Is it the weekend yet? I’m ready for Sunday brunch! This might be the most over engineered baked french toast recipe on earth, but it also elicits comments like: “This is the best I’ve ever had”. The extra steps aren’t really that much more time consuming and if you choose to skip them, I completely understand (and I will point out the shortcuts) but as is, the result is custard-y French toast with a buttery crispy outer coating.
Instead of just mixing the half-half and eggs together, I make a crème anglaise base (with whole eggs instead of just yolks) which gives the soaked bread a silkier, creamier, fluffier texture when baked. Heat the half-half up to a simmer adding the green cardamom pods, cinnamon sticks, scraped vanilla bean, and orange zest. Let the mixture infuse and cool a little and then whisk it into the beaten eggs – tempering the eggs first with just a scosh of warm milk and whisking the remaining in a steady stream. I pour the crème anglaise base over the thick-cut bread,which is normally challah or brioche, and let everything soak for an hour or two.
Bake the bread in a single layer covered with foil until it’s poofy and golden brown on the bottom. Then remove and fry the top un-browned side in foamy butter on the stove top right before serving – this last step you can take or leave. I really like the buttery crispy addition, because let’s face it, butter is better with everything! But if time doesn’t permit, just remove the foil after ten minutes so the top browns too. Or skip the baking and fry in butter on the stove top – although it won’t be as custardy inside.
My dear friend Chef Ivan Shaw (check his blog out! I’m addicted to the great stories and recipes.) and his beautiful wife Nadine sent me and my husband a very special Christmas gift all the way from Canada. We received 8 cans of the purest highest grade maple syrup, maple butter, maple granules, maple candies, smoked duck breast, Grade extra-fancy foie gras lobes, and foie gras terrine. I think seared foie gras or even foie gras butter with this decadent Pain Perdu would be fantastic. And the smoked duck breast would be a killer pairing – much more interesting than bacon or sausage!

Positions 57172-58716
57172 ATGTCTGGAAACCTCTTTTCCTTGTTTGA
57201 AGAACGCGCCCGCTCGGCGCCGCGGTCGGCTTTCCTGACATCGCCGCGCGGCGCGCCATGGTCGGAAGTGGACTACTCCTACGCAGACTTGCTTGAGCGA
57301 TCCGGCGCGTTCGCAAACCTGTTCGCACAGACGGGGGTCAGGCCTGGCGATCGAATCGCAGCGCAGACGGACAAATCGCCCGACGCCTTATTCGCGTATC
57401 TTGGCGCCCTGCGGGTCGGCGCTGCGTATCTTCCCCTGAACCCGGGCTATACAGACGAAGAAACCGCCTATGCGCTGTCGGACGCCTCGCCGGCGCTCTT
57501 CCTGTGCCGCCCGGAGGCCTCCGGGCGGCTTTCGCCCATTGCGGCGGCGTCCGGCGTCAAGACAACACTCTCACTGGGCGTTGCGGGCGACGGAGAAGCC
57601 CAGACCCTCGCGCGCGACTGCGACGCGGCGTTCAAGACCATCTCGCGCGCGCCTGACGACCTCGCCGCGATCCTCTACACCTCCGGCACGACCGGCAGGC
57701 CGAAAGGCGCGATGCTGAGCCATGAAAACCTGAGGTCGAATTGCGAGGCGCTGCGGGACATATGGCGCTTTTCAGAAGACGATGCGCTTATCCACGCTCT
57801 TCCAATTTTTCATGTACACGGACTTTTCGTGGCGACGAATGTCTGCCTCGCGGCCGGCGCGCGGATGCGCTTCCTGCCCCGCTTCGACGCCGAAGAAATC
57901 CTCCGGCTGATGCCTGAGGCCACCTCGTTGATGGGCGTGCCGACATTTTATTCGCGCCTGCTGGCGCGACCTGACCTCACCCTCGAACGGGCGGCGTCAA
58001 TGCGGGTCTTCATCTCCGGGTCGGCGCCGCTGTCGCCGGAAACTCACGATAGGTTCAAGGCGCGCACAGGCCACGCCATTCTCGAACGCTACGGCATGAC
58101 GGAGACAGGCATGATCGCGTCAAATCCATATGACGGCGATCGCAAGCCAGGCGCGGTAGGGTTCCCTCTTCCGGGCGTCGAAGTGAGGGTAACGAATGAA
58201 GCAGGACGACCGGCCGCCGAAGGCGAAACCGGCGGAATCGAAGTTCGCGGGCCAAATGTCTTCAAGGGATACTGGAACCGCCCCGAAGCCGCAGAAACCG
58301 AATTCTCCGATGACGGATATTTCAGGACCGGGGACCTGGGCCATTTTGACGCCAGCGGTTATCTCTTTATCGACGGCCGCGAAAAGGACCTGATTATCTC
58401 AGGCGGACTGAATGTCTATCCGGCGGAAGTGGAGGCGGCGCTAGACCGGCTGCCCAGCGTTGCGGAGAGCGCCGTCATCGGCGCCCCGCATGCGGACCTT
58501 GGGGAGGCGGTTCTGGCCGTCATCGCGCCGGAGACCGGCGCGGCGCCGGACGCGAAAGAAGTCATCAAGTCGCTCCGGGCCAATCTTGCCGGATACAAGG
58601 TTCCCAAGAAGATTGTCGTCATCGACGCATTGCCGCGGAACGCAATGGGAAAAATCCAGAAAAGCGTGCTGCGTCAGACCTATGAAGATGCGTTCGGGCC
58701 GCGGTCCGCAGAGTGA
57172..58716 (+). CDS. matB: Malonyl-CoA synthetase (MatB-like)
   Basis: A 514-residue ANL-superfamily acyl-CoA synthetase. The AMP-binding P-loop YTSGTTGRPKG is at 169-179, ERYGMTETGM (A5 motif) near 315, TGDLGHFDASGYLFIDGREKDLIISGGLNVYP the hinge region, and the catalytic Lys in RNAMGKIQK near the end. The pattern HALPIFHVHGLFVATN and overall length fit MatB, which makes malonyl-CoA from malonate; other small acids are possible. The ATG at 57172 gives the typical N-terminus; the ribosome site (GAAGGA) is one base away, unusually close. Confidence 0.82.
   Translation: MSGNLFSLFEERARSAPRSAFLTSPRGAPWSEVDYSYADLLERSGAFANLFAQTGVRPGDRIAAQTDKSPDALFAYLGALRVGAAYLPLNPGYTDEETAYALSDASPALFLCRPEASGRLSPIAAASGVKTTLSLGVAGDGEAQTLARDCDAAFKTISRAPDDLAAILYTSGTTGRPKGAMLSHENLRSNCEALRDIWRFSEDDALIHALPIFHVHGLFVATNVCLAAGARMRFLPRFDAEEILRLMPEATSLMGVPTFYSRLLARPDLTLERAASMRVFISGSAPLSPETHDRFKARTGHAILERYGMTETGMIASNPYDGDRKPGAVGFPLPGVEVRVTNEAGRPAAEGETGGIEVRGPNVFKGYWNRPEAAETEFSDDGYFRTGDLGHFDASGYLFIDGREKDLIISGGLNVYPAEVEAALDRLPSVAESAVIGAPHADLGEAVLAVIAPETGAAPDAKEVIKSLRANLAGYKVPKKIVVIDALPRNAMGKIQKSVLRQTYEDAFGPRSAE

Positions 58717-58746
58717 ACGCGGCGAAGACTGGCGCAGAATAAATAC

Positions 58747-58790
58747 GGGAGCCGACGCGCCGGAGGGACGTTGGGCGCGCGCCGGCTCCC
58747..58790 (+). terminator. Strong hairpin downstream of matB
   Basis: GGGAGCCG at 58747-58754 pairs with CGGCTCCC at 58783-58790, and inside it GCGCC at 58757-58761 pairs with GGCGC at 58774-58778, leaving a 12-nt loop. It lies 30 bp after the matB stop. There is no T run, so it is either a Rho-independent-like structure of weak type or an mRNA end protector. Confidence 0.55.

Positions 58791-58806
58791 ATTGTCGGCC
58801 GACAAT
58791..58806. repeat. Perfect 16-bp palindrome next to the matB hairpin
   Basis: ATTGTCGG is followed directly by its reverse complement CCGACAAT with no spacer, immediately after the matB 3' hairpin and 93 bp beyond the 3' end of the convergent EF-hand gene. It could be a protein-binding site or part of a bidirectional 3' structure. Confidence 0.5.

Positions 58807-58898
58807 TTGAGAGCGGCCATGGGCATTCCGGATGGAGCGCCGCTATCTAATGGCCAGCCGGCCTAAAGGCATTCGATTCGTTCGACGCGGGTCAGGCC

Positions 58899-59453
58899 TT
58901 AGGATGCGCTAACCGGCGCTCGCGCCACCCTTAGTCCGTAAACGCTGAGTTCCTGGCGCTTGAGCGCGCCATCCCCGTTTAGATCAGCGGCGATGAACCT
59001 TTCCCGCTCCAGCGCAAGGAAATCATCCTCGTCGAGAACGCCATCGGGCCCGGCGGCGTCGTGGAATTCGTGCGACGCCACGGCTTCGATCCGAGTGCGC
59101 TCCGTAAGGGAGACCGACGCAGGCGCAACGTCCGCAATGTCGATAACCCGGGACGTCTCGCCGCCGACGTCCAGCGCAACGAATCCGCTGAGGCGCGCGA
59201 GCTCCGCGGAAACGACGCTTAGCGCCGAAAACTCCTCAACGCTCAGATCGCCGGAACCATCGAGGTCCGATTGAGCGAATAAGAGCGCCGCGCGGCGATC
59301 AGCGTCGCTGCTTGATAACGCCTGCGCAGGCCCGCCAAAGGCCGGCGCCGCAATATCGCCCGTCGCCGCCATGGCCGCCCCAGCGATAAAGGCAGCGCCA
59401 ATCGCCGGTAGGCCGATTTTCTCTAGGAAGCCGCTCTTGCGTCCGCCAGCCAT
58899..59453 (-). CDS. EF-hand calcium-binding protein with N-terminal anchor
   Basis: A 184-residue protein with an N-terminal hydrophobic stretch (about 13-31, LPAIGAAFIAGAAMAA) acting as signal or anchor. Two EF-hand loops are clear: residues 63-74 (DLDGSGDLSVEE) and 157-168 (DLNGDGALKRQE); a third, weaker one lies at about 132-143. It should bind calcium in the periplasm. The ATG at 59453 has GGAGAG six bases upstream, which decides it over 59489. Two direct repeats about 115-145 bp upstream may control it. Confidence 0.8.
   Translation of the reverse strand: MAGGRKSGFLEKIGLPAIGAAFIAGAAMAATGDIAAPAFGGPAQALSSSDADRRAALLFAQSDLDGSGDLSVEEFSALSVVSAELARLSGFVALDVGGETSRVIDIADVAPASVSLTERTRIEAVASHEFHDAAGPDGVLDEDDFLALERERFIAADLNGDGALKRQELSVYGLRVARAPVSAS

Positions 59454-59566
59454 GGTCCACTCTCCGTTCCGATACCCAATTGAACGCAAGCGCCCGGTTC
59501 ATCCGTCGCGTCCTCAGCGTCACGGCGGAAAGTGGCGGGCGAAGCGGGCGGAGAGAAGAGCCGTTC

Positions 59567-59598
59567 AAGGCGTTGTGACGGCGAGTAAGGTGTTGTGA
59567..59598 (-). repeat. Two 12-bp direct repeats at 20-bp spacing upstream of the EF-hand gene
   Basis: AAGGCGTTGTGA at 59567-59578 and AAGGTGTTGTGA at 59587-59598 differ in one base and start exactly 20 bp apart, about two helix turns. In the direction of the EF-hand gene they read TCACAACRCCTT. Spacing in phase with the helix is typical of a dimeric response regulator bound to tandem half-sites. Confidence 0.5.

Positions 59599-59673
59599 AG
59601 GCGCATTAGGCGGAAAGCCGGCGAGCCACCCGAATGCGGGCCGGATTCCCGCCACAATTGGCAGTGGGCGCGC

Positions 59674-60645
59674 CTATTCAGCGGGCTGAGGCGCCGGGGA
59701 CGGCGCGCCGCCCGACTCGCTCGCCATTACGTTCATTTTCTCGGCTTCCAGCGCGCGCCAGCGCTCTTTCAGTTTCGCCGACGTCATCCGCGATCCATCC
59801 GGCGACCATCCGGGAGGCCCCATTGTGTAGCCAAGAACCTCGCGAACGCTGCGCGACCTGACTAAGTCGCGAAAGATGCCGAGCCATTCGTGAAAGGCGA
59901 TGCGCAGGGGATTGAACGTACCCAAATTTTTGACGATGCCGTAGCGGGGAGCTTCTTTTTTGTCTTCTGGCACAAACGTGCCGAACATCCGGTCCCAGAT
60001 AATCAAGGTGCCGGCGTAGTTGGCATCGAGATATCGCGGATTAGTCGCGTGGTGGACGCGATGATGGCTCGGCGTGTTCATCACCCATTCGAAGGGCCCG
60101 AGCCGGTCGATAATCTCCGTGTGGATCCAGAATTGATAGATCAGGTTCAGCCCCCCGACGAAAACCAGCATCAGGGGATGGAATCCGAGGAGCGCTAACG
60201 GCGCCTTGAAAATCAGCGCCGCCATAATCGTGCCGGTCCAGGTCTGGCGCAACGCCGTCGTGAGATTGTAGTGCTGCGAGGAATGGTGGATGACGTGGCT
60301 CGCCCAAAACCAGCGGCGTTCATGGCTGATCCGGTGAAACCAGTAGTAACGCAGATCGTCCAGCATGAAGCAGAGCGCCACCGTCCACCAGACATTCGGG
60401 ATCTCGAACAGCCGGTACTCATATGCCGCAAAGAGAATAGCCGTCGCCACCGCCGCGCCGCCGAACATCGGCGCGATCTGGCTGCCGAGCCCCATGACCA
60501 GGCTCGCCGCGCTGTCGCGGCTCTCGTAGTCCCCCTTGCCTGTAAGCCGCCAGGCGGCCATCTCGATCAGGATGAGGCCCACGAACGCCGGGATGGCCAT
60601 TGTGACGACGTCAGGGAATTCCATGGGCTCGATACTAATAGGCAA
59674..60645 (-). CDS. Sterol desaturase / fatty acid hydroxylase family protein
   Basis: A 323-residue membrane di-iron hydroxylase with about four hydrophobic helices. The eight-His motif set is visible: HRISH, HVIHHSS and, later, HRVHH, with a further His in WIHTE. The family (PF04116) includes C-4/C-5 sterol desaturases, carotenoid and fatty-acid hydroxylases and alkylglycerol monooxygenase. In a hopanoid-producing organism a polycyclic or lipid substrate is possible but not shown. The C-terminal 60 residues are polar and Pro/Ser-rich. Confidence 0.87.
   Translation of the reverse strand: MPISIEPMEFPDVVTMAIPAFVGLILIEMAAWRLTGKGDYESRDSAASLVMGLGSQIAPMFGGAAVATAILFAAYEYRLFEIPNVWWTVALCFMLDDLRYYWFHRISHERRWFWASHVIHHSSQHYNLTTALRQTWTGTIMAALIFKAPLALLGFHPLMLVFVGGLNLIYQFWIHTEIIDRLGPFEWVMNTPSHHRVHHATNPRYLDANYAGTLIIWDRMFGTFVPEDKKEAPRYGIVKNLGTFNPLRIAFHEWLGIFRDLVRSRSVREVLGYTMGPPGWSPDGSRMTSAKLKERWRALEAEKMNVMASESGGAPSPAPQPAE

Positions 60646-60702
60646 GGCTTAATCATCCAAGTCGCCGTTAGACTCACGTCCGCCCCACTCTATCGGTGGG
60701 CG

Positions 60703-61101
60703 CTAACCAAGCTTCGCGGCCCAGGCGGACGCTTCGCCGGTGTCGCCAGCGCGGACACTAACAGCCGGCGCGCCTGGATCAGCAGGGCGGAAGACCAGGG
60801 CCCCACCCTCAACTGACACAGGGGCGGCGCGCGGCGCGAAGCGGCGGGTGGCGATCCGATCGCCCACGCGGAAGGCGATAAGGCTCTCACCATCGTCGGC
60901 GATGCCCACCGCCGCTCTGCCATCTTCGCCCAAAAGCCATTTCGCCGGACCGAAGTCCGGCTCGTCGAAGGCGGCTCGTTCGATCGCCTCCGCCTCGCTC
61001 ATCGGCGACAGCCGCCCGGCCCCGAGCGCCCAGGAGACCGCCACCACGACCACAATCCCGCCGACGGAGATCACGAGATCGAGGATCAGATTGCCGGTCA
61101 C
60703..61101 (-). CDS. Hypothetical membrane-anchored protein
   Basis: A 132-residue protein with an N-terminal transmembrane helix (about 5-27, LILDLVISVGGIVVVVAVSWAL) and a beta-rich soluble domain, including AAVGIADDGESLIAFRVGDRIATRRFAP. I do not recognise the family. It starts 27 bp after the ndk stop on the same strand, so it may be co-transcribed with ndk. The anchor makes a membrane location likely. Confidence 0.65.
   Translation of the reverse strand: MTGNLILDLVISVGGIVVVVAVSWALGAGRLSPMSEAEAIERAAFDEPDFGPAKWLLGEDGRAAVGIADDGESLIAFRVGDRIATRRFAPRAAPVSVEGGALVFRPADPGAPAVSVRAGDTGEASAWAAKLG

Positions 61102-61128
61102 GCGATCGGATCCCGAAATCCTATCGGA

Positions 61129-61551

To add a little je ne sais quoi to the maple syrup I heated it up with a few splashes of orange blossom water (I use Carlo which can be sourced in Middle Eastern Stores and Whole Foods Market) and a few pods of star anise – not that it needed anything extra – I just like the two together because the perfume is heavenly. The orange blossom water is very very strong, add too much and the syrup will taste more like perfume or a bar of soap so go easy with splashes.
- 1 loaf of semi-stale challah bread, cut 21/2-inches thick
- 3 cups half-half
- 6 eggs
- 4 green cardamom pods
- 1 cinnamon stick, or 1 teaspoon ground cinnamon
- 1 vanilla pod, split and seeds scraped
- 5 star anise pods
- zest of 1 large orange
- Maple syrup
- Orange blossom water
In a medium size sauce pot heat the half-half to a simmer over medium high heat with the star anise, cinnamon, vanilla pod with scraped seeds, orange zest, and cardamom pods. Once half-half comes to a simmer, turn off and allow mixture to steep for five minutes. Remove all the big spice pods, and reserve to use in the maple syrup, before the next step.
In a mixing bowl whisk the eggs together. Temper the eggs with a little of the steeped half-half mixture, whisking constantly to avoid scrambled eggs, and then add the remaining in a slow steady stream continuing to whisk.
Place the bread flat in a baking dish. Pour the milk mixture over the bread and refrigerate for up to two hours, flipping the bread over once to make sure both sides soak up all the good stuff. If you don't have two hours to wait, that's fine, just make sure the bread has soaked up as much as it possibly can.
Preheat oven to 375˚F. If you want to avoid your French Toast sticking to the bottom of the baking dish, then carefully remove it and add parchment paper. Add back in the toast and cover with tin foil, bake for 15 minutes until the bread is poofy and golden brown on the bottom. If you wish to skip the next step – top butter frying of the bread – then remove the tin foil and bake for another five minutes until the top is lightly browned too. Or if you're gonna go whole hog, remove the bread from the oven, heat up a few pats of butter in a non-stick skillet over medium-high heat until frothy and fry the un-browned side until nice and crispy. Fry both sides for that matter if you want.
Heat up maple syrup over low with a few splashes of orange blossom water and reuse the star anise pods and the cinammon stick from the half-half mixture.
To serve: arrange the french toast however you see fit, pour the maple syrup, and enjoy!
Note to Chef: if making the crème anglaise base is too time consuming, then just whisk the eggs and half-half thoroughly together and add vanilla extract and a few pinches of ground cardamom, star anise, and cinnamon instead of the pods that won't infuse properly without heat.
Also, if you only are making 2 portions (4 1/2-inch slices of challah) then cut the eggs & half-half by 1/2. The ratio is 1 cup half-half to 2 eggs so you can double or triple or cut depending on your needs.